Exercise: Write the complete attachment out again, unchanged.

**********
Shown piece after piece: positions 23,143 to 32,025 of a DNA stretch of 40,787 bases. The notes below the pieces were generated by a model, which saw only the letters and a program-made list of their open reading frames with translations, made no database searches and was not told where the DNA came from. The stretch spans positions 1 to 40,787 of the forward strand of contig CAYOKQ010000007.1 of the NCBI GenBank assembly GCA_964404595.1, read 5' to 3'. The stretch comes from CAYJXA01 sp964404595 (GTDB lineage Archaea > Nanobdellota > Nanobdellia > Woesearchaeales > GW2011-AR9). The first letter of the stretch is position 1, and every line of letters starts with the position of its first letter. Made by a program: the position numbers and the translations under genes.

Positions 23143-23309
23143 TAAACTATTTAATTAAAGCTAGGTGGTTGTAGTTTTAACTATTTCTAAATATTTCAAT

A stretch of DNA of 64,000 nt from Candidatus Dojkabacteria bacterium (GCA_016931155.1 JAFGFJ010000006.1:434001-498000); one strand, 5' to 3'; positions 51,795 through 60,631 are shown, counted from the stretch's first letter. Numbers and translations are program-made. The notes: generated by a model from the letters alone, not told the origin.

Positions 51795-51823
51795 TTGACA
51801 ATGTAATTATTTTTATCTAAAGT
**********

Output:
Shown piece after piece: positions 23,143 to 32,025 of a DNA stretch of 40,787 bases. The notes below the pieces were generated by a model, which saw only the letters and a program-made list of their open reading frames with translations, made no database searches and was not told where the DNA came from. The stretch spans positions 1 to 40,787 of the forward strand of contig CAYOKQ010000007.1 of the NCBI GenBank assembly GCA_964404595.1, read 5' to 3'. The stretch comes from CAYJXA01 sp964404595 (GTDB lineage Archaea > Nanobdellota > Nanobdellia > Woesearchaeales > GW2011-AR9). The first letter of the stretch is position 1, and every line of letters starts with the position of its first letter. Made by a program: the position numbers and the translations under genes.

Positions 23143-23309
23143 TAAACTATTTAATTAAAGCTAGGTGGTTGTAGTTTTAACTATTTCTAAATATTTCAAT

A stretch of DNA of 64,000 nt from Candidatus Dojkabacteria bacterium (GCA_016931155.1 JAFGFJ010000006.1:434001-498000); one strand, 5' to 3'; positions 51,795 through 60,631 are shown, counted from the stretch's first letter. Numbers and translations are program-made. The notes: generated by a model from the letters alone, not told the origin.

Positions 51795-51823
51795 TTGACA
51801 ATGTAATTATTTTTATCTAAAGT